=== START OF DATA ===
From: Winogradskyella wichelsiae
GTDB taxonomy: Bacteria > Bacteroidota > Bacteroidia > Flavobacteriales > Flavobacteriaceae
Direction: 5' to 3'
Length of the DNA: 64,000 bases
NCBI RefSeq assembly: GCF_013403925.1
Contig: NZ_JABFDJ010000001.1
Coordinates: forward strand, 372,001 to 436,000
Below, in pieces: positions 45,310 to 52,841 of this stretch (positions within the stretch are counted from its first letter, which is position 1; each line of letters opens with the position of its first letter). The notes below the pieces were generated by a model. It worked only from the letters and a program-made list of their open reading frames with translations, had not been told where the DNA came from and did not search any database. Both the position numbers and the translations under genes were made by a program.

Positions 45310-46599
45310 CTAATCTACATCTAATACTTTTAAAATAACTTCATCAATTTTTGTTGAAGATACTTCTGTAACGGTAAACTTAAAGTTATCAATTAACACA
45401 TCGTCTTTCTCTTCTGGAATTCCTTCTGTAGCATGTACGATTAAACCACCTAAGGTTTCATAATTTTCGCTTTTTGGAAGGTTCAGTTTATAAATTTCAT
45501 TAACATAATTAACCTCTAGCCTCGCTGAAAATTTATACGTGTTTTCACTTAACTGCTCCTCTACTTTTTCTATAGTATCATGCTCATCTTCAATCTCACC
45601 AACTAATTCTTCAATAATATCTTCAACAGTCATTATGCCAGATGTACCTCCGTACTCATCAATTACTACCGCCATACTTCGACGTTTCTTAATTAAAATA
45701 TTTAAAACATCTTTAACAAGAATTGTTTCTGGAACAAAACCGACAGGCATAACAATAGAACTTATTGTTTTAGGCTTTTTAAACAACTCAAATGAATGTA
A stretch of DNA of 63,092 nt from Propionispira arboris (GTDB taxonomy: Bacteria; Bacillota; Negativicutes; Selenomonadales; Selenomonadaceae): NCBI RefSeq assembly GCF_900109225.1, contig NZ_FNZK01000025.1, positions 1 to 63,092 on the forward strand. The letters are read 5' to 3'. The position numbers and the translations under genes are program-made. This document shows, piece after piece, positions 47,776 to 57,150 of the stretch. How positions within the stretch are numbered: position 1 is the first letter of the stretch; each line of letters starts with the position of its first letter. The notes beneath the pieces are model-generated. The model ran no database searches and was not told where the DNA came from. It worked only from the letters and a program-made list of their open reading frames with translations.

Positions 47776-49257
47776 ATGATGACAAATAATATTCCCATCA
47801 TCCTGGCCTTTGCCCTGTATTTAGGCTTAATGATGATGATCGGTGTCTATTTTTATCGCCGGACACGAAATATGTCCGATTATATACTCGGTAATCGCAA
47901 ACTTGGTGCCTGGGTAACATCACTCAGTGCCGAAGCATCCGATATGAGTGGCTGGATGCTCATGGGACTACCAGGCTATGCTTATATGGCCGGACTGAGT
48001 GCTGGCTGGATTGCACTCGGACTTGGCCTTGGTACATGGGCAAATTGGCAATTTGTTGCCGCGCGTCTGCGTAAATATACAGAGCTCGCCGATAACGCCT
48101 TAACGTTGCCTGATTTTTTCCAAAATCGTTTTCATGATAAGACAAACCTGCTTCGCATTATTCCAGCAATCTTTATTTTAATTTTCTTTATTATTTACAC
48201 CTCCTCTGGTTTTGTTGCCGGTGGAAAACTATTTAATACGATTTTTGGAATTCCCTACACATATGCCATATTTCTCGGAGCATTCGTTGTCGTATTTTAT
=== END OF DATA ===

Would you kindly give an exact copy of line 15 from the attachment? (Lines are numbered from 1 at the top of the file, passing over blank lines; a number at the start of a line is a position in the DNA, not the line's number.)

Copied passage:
A stretch of DNA of 63,092 nt from Propionispira arboris (GTDB taxonomy: Bacteria; Bacillota; Negativicutes; Selenomonadales; Selenomonadaceae): NCBI RefSeq assembly GCF_900109225.1, contig NZ_FNZK01000025.1, positions 1 to 63,092 on the forward strand. The letters are read 5' to 3'. The position numbers and the translations under genes are program-made. This document shows, piece after piece, positions 47,776 to 57,150 of the stretch. How positions within the stretch are numbered: position 1 is the first letter of the stretch; each line of letters starts with the position of its first letter. The notes beneath the pieces are model-generated. The model ran no database searches and was not told where the DNA came from. It worked only from the letters and a program-made list of their open reading frames with translations.